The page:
Rising rental rates come with some expectations on the part of renters and unit owners. New renters want to see some features and amenities that can offset or at least incentivize them to choose one rental location over another. 

With these things in mind, today’s blog will be examining some of the rental property features, amenities, and trends that renters are coming to expect in the new year. 

texting communication

Online Payments and Requests

We live in a digital age and renters have come to expect that their dealings with their home should also be convenient and easy. Millennials and other generations want to be able to do many things online such as: pay rent, request in-unit repairs, and chat with management when questions arise. 

We recently published a blog that expounded the many Benefits of Association Software as a way to meet the needs of a new generation of renters. This online software can increase communications with renters, improve security, and streamline data for both your unit owners and management group. 

swimming pool

Property Improvements 

With increased rental rates, renters have come to expect that properties will continue improvements such as bonus spaces including pools, fitness rooms, laundry facilities, and terrace areas for urban locations. 

With millions of millennials in the rental market, Butterfly MX recently reported that 86% of millennial renters are “willing to pay more for a multi-family home or apartment and are willing to pay more for a “smart” apartment, compared to 65% of boomers who would request the same.” 

Obviously each property will have only so much space to expand and make improvements, but renters want to see that not only are repairs being maintained regularly, but that amenities are being added to offset the rate increases. 

The Need For Parking Spaces Is Disappearing 

In decades past, a trend that would have made this list of wants by renters would be a parking space. The dawn of ridesharing and other mass transit options has moved parking spots from high on the list of wants to a lower category. 

What are your list of top features of amenities wanted by newer renters? Drop us a comment below or check us out on our Facebook page. 



Ringing In The New Year With Tenant Reminders 

The turning of the calendar to a new month and new year is symbolic of a fresh start, a clean slate, if you will. Take advantage of this new beginning as a time to refresh and remind your tenants or community members of the services your team offers as well as a gentle reminder of community guidelines. 

software on a laptop

Software Updates 

Many property management providers and landlords offer online payments and software to make putting in repair requests or comments easy to manage.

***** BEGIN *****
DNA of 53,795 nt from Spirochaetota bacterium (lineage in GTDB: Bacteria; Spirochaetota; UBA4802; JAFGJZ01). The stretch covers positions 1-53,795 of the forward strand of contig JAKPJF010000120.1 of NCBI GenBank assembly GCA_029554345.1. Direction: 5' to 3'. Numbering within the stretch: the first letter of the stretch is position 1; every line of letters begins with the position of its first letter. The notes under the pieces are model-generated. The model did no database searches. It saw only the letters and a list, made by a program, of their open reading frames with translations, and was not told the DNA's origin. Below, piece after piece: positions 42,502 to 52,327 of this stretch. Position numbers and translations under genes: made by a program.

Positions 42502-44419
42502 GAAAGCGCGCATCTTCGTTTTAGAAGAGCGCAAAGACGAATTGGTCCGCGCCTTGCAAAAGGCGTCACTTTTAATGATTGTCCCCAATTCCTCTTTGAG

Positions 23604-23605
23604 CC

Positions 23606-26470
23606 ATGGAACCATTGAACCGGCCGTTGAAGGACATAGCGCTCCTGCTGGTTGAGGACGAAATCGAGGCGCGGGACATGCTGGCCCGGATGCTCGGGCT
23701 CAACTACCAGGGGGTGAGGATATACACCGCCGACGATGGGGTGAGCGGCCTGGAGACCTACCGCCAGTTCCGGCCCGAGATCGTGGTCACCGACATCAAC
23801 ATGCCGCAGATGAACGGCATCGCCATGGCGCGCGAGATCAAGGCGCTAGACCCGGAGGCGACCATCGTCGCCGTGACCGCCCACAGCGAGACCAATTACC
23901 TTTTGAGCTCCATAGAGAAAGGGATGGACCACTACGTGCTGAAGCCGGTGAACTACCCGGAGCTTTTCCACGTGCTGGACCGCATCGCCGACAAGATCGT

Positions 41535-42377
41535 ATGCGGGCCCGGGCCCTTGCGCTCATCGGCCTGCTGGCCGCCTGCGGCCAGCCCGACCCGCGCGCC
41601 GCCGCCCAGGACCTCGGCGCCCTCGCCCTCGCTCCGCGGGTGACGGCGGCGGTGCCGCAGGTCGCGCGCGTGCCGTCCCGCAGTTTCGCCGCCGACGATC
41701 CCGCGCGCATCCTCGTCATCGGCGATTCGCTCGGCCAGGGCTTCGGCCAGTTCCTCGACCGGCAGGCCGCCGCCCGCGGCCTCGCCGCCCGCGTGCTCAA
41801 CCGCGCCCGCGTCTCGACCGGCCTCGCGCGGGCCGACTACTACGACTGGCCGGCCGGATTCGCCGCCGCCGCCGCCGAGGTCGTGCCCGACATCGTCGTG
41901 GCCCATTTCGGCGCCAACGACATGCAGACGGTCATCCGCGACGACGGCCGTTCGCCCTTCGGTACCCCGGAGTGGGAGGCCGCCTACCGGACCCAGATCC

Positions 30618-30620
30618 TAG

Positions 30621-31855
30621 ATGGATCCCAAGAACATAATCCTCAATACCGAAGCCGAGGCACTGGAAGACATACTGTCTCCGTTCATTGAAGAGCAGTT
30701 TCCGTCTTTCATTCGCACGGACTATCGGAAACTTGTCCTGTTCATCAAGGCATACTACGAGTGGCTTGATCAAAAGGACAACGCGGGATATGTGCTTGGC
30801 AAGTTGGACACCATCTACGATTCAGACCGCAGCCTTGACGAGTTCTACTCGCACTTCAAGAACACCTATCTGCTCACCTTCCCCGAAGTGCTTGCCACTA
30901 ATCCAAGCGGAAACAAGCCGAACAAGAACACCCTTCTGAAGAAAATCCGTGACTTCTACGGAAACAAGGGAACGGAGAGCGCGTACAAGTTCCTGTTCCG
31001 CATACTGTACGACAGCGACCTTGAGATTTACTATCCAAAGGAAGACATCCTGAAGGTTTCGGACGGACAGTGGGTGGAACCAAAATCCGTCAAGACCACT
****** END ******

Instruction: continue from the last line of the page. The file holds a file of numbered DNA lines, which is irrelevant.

If your community is starting to utilize a new software program or wants to encourage more tenants to use your current one, the new year is a great time to remind them of the advantages of such software. 

For instance, paying rent or HOA dues can be infinitely easier and timely if it is scheduled on a software application. Many of them even have mobile apps to make things even easier to pay or make a request on-the-go. 

remember graphics

Changes in Lease or Laws 

The new year is an excellent time to send out a community or building-wide newsletter informing the people who live in your community any changes to Massachusetts state laws regarding leasing, tenancy-at will or payment requirements. 

An easy to access document can be read and referred to throughout the year as changes are made to any state laws or local leasing agreements. 

This is also a good time to let your tenants or community members know if there will be any increases in fees or leasing agreements. Allowing residents a chance to budget well in advance is a smart way to prepare them for any increases. 

Maintenance Schedules or Landscaping Timelines 

As the winter settles in, the turning of the calendar is an appropriate time to remind the residents in your community of any major maintenance that is scheduled. 

For instance, if this summer is the time you plan on installing a new roof or making upgrades to the amenities, you will want to give your tenants a heads up so they can plan accordingly. 

Giving a landscape timeline is also a good idea for kicking off the new year. If you have a new landscaping company or plan to start spring clean ups at a certain time, you can inform your community at this time. 

Reminders of Rights